Sunday, December 23, 2012

T is for Teacher

Victoria Soto

Victoria Soto, Dawn Lafferty Hochsprung, Mary Sherlach, Lauren Rousseau, Rachel D'Avino,
Anne Marie Murphy. These are the teachers of Sandy Hook Elementary School.
 Heroes who gave their lives protecting children.

Every teacher I know would do the same. We educate, protect and love our children. It's what we do. 

Their deaths have brought attention to the teaching profession. Attention which is long overdue. It's a shame that it had to take such a tragedy. In the days following 9/11 our country was made aware of the lengths fire fighters and police officers would go to save lives not giving a second thought to putting themselves into harms way. We always knew they were heroes, but watching the images of that horrible day put things into perspective. It gave us a new appreciation for who they are and what they do.

During the past week I've read articles, blog posts and editorials about teachers. It seems our country has suddenly become pro-teacher. It's wonderful to see, a new appreciation for what we do. I've received  hugs from parents, words of thanks, and lovely notes written in Christmas cards. I have never felt more appreciated for doing the job I love to do.

While surfing Facebook today I read a post titled, Dear Teachers. It's a tongue and cheek letter bashing parents.  When I first read it I found myself nodding my head in agreement, but then I began to think. I don't think we are going to get anywhere by bashing parents.

I truly believe the hypothetical parent described in the post is in the minority. Do parents like this exist? Yes unfortunately, but I have no doubt that all parents want what's best for their children. There are those parents who have no choice but to drop off their children early, not because they want to go to Starbucks, but because if they are late for their jobs, they won't have a job. Then there are those parents who need us to feed their children because they can't afford to do so themselves, or those who worry more about providing their family with a warm coat than reading to them each night.
My school recently held parent/teacher conferences and despite their different situations, and their level of parental involvement each and every parent I spoke to, without a doubt, love and want what's best for their child.
This year our school's Christmas concert entertained a full house. There was not a seat to be found. All but one parent kept their appointment with me for conferences, and that parent called to reschedule. Perhaps recent events have made all of us look at our priorities.

I work with children who sometimes have parents who  have not been taught how to parent because they themselves have not had good role models. There are so many facets to this problem. I am a teacher, but first and foremost I am a mother who appreciates each and every teacher who has ever had a part in my children's education. I think that's true for most parents.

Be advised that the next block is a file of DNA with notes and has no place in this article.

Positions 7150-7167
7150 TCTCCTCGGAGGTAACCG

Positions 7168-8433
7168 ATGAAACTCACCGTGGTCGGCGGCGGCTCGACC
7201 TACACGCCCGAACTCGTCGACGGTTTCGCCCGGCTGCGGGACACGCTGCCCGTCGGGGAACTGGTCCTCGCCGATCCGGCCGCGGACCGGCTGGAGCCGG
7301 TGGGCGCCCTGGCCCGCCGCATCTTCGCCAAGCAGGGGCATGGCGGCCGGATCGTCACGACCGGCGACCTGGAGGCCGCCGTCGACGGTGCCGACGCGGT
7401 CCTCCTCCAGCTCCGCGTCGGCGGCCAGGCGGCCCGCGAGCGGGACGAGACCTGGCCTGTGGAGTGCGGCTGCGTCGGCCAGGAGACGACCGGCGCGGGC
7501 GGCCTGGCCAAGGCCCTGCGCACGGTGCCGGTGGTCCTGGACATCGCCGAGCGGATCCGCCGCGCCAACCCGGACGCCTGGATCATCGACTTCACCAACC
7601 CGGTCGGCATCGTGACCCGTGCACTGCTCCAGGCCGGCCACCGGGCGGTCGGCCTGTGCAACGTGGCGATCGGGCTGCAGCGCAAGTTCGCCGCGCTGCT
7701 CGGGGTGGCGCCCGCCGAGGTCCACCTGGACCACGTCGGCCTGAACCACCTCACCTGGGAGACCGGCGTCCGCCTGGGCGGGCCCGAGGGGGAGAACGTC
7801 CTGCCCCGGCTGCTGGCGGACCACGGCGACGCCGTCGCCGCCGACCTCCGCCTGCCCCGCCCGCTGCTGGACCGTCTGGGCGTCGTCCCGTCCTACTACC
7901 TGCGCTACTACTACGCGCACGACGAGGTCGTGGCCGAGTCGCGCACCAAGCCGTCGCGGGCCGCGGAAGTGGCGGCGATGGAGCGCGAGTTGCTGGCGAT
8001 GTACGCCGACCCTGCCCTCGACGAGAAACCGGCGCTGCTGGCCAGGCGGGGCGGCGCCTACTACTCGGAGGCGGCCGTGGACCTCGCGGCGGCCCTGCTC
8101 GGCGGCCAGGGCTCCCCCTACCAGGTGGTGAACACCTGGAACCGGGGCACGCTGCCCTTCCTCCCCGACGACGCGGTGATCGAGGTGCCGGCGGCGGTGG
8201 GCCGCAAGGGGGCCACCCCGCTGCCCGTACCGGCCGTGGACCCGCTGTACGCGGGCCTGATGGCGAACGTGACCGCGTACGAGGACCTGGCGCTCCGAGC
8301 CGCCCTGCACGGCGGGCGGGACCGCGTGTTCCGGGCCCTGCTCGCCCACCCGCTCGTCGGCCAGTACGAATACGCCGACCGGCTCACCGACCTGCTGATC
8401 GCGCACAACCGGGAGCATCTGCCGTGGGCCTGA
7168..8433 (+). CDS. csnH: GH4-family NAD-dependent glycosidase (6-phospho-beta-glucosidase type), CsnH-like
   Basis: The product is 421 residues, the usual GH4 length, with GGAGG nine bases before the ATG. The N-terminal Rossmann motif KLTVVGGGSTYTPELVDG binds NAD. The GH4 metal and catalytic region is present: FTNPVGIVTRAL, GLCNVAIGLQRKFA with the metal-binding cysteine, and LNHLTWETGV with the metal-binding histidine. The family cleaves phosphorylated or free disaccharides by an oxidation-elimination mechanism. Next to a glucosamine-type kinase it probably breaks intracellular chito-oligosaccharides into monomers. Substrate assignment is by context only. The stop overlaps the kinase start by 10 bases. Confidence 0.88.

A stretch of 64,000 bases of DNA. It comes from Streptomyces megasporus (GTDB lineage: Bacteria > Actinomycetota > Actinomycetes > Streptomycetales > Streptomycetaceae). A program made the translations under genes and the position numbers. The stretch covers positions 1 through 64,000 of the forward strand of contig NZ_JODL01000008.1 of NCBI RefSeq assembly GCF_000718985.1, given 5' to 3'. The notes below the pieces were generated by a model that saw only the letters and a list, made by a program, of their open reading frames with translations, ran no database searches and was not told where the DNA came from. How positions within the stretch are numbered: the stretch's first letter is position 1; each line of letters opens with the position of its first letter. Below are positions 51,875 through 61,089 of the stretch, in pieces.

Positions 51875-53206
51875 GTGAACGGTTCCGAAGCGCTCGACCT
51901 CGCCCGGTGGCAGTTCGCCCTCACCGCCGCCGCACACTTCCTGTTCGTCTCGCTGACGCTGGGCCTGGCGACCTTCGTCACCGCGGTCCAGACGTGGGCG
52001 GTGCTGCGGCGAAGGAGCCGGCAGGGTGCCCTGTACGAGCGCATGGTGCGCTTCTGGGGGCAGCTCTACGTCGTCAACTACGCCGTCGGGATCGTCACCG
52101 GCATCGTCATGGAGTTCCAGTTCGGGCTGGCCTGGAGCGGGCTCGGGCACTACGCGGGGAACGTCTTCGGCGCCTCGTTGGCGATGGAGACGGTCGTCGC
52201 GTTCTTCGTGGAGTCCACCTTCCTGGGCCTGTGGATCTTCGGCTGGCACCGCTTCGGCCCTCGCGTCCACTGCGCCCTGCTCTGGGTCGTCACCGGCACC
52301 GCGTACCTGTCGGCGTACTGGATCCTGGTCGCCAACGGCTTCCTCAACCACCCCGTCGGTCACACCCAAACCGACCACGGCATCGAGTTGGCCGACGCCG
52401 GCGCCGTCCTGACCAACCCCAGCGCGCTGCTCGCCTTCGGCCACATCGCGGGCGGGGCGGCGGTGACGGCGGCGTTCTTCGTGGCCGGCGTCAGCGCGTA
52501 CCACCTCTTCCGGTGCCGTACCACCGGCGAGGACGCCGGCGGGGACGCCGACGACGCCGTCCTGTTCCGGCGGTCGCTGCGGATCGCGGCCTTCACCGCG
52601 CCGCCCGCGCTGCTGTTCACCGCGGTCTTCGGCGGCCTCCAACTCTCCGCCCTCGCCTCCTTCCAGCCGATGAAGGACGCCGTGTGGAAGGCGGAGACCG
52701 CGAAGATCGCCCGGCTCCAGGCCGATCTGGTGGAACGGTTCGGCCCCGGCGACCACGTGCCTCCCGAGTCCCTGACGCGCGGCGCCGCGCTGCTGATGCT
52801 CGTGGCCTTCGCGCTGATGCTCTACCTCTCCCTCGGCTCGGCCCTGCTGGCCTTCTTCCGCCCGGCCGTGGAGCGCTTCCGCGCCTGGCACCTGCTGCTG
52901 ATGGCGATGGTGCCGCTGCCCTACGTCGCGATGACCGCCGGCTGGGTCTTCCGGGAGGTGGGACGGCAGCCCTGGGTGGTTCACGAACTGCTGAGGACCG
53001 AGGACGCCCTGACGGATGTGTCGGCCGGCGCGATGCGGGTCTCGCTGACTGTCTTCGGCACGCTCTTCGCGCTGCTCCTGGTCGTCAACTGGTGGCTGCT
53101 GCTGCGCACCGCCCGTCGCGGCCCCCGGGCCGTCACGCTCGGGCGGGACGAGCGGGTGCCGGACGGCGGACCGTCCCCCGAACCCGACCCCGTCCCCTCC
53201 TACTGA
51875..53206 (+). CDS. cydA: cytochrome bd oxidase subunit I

I will be honest, I've done my share of complaining, but perhaps recent events have opened my eyes a bit too. I look at my students and their parents through different eyes now. If we truly believe the mantra "parents as partners" then our attitudes need to change too. Being a parent is not easy, in fact being a teacher is easier. I can always quit my teaching job, but I'm a parent for life.


Sunday, December 16, 2012

P is for Pray

I went to church today. Not unusual for a Sunday morning I suppose. But today I went for a different reason. Not because it was Sunday morning, or the Advent Season.
I went to church today as a parent and as a teacher.
I went to church today because I needed my prayers to be heard, maybe a little more clearly and maybe a little bit louder. I went to church today and cried.

I have the good fortune of being a kindergarten teacher. I get to teach and play with our school's youngest students. Not only am I their teacher, responsible for their learning, but in many ways I am responsible for their well-being and their happiness. For six hours a day, 180 days a year, I am their nurse, their surrogate parent, their confidant and sometimes their best friend.

This tragedy has put what I do into perspective for me. I've always known that we do as teachers is important, but as I read the stories of the teacher heroes it has become very clear how important. Teachers save lives.
I'm not talking only about putting ourselves in harms way to protect our students, I don't know a teacher who wouldn't, but we save lives on a much larger scale.
We teach our children skills for life. We teach them how to read, count, share. Sometimes we provide them with the only meal they'll have that day, often we read the only book they'll hear, or give the only hug they'll feel.
We provide their parents with a shoulder to cry on, some reassurance when they don't know what to do or how to cope with life.

I went to church today. I prayed today for myself that I'll be able to continue to teach to the best of my ability. I prayed for my husband the 4th grade teacher, my two oldest children who will become teachers. I prayed for my 6th grader to keep him safe in his big school on the hill. I prayed for my friends, the teachers I have the privilege of working with each day.

I went to church today and I prayed for the children.

Monday, October 8, 2012

A peek inside room 134!

 Welcome to Kindergarten!

I've been wanting to post pictures of my classroom for awhile now, and since we just had our school's Open House, it was picture ready.